U.S. senator

J. Scott Applewhite

WASHINGTON - At least two Republican senators have signaled that they may reconsider their opposition to expanded national background checks for gun purchases, aides said Monday, suggesting that the push for stricter gun laws could return as a top issue in Washington in the coming weeks.

The gun debate appeared to be largely abandoned on Capitol Hill following a resounding defeat in the Senate last month. But a handful of lawmakers are showing a new eagerness to engage on the issue after gun-control groups launched campaigns against senators of both parties who voted against the background check proposal.

Capitol Hill aides Monday declined to identify the two Republicans who have approached Democrats about restarting the debate on the issue. But Sens. Johnny Isakson, R-Ga., and Jeff Flake, R-Ariz., signaled through their spokesmen that they would be open to debating the background-check proposal again.

Flake acknowledged on Facebook last week that his approval ratings have dropped because of his vote against the proposal.

His spokeswoman, Genevieve Rozansky, said in an email Monday that the senator "has said all along that background checks need to be strengthened, particularly with regard to the mentally ill. So he is hopeful that changes will be made to (legislation) that address his concerns regarding private sales, and that a bill will be brought back to the floor."

Aides to Sen. Kelly Ayotte, R-N.H., who voted against the background-check plan, declined to comment Monday. Ayotte has been the target of waves of television ads funded by gun-control groups.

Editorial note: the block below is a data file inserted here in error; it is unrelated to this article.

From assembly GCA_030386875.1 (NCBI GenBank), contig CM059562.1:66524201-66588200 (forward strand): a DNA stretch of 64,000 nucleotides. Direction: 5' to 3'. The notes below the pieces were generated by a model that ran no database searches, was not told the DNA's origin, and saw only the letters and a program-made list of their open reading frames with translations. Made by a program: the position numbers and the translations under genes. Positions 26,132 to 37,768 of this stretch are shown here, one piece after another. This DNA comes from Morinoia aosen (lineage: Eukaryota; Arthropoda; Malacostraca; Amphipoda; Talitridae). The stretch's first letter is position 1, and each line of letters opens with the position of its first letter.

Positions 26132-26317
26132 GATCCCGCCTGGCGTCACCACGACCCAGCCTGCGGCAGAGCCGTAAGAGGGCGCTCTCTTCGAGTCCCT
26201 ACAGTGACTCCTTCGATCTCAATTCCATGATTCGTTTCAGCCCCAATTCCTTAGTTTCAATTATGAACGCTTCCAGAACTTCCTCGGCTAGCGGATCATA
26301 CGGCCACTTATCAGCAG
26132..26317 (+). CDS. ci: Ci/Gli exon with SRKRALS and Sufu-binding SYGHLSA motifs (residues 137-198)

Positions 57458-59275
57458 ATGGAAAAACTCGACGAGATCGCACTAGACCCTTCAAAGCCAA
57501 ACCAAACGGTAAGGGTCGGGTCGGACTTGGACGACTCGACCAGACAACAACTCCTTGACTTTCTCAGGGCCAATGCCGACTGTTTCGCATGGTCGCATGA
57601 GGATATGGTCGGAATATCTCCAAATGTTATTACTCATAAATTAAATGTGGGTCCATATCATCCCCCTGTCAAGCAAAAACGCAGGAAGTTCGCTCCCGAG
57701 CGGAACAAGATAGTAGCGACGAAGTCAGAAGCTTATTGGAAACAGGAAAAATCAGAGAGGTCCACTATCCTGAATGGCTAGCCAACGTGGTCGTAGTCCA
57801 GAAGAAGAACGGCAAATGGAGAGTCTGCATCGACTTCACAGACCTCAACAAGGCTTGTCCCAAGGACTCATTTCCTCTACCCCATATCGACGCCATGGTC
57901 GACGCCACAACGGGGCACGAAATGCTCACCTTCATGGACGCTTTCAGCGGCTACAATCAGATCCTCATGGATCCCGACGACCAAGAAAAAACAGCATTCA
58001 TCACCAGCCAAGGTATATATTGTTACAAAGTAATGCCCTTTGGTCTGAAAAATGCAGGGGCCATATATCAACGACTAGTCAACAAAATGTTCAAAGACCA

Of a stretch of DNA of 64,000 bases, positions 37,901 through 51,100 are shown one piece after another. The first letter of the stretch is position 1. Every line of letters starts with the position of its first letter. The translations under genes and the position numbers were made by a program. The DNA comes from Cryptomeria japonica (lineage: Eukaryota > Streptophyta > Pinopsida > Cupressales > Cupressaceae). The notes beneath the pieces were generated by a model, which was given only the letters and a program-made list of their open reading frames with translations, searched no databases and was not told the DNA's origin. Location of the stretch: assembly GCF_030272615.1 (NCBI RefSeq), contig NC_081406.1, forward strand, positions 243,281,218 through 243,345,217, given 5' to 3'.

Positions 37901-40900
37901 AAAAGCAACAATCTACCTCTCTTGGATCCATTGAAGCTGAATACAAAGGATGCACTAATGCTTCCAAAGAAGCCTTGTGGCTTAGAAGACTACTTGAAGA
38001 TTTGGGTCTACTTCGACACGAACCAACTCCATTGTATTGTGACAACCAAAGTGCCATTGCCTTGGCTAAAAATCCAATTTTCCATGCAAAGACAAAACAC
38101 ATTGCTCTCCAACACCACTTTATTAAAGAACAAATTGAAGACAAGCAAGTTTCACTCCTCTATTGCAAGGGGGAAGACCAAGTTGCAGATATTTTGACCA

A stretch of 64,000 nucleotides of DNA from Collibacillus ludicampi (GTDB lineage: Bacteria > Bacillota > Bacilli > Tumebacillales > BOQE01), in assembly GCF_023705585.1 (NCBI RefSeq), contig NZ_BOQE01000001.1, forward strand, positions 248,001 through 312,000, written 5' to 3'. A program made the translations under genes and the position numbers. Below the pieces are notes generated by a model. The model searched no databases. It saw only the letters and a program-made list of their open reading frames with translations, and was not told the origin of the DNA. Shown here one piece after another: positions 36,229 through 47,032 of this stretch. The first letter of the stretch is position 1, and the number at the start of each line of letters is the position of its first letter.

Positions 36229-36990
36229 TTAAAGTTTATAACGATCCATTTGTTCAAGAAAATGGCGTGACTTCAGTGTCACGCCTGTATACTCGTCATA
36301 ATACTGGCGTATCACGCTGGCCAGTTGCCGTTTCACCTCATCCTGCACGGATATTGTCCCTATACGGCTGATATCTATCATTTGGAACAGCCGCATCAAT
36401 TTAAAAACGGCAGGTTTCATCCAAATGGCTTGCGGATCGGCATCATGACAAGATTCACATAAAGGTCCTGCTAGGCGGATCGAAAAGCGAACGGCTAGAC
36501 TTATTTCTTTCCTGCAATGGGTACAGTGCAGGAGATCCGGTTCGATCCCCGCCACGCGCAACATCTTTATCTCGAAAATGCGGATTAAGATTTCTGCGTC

Senate aides and activists pushing for stricter gun laws say there are likely two windows of opportunity for the Senate to return to gun legislation: this month after consideration of an Internet taxation bill, or this summer after wavering senators have had enough time to reconsider their position.

But key to the issue's success would be a new groundswell of support for stricter gun laws among the general public, according to legislative aides and activists. Supportive lawmakers are waiting to see whether a new public campaign by gun-control groups and the White House will put enough pressure on senators who voted no to at least reconsider their stance.

Advocates are trying to "make the pain of the vote so biting and so lasting that it is not politically sustainable," said Mark Glaze, director of Mayors Against Illegal Guns, the group financed by New York Mayor Michael Bloomberg, I.

"The terrain has shifted under senators' feet, and I don't think they've realized it yet," Glaze said.